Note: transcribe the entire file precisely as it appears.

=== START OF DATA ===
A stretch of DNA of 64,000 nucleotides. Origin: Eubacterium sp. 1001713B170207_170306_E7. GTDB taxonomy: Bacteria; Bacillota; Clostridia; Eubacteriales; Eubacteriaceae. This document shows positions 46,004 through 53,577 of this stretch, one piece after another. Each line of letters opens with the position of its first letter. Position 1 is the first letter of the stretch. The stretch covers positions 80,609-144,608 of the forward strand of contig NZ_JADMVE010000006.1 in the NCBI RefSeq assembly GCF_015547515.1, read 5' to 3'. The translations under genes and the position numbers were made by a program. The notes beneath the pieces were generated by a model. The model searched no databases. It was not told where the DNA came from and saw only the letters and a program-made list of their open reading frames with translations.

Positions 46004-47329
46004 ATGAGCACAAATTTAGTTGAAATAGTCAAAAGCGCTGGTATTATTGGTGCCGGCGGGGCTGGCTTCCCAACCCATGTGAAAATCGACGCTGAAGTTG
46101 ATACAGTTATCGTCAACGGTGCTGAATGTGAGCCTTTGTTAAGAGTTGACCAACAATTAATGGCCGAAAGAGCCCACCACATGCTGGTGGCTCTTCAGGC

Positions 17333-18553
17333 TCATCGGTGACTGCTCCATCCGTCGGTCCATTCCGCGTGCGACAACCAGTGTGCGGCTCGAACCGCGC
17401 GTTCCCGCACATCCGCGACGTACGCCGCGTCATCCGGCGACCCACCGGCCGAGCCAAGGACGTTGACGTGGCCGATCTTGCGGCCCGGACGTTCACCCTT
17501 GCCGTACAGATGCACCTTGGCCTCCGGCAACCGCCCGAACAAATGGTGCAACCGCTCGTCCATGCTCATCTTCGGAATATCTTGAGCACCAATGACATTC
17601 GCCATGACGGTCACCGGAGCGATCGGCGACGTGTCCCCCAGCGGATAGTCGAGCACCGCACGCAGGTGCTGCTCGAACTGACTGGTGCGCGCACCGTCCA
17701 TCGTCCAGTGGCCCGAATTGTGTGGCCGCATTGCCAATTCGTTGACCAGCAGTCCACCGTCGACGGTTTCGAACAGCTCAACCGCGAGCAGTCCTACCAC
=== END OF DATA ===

A stretch of DNA of 64,000 nucleotides. Origin: Eubacterium sp. 1001713B170207_170306_E7. GTDB taxonomy: Bacteria; Bacillota; Clostridia; Eubacteriales; Eubacteriaceae. This document shows positions 46,004 through 53,577 of this stretch, one piece after another. Each line of letters opens with the position of its first letter. Position 1 is the first letter of the stretch. The stretch covers positions 80,609-144,608 of the forward strand of contig NZ_JADMVE010000006.1 in the NCBI RefSeq assembly GCF_015547515.1, read 5' to 3'. The translations under genes and the position numbers were made by a program. The notes beneath the pieces were generated by a model. The model searched no databases. It was not told where the DNA came from and saw only the letters and a program-made list of their open reading frames with translations.

Positions 46004-47329
46004 ATGAGCACAAATTTAGTTGAAATAGTCAAAAGCGCTGGTATTATTGGTGCCGGCGGGGCTGGCTTCCCAACCCATGTGAAAATCGACGCTGAAGTTG
46101 ATACAGTTATCGTCAACGGTGCTGAATGTGAGCCTTTGTTAAGAGTTGACCAACAATTAATGGCCGAAAGAGCCCACCACATGCTGGTGGCTCTTCAGGC

Positions 17333-18553
17333 TCATCGGTGACTGCTCCATCCGTCGGTCCATTCCGCGTGCGACAACCAGTGTGCGGCTCGAACCGCGC
17401 GTTCCCGCACATCCGCGACGTACGCCGCGTCATCCGGCGACCCACCGGCCGAGCCAAGGACGTTGACGTGGCCGATCTTGCGGCCCGGACGTTCACCCTT
17501 GCCGTACAGATGCACCTTGGCCTCCGGCAACCGCCCGAACAAATGGTGCAACCGCTCGTCCATGCTCATCTTCGGAATATCTTGAGCACCAATGACATTC
17601 GCCATGACGGTCACCGGAGCGATCGGCGACGTGTCCCCCAGCGGATAGTCGAGCACCGCACGCAGGTGCTGCTCGAACTGACTGGTGCGCGCACCGTCCA
17701 TCGTCCAGTGGCCCGAATTGTGTGGCCGCATTGCCAATTCGTTGACCAGCAGTCCACCGTCGACGGTTTCGAACAGCTCAACCGCGAGCAGTCCTACCAC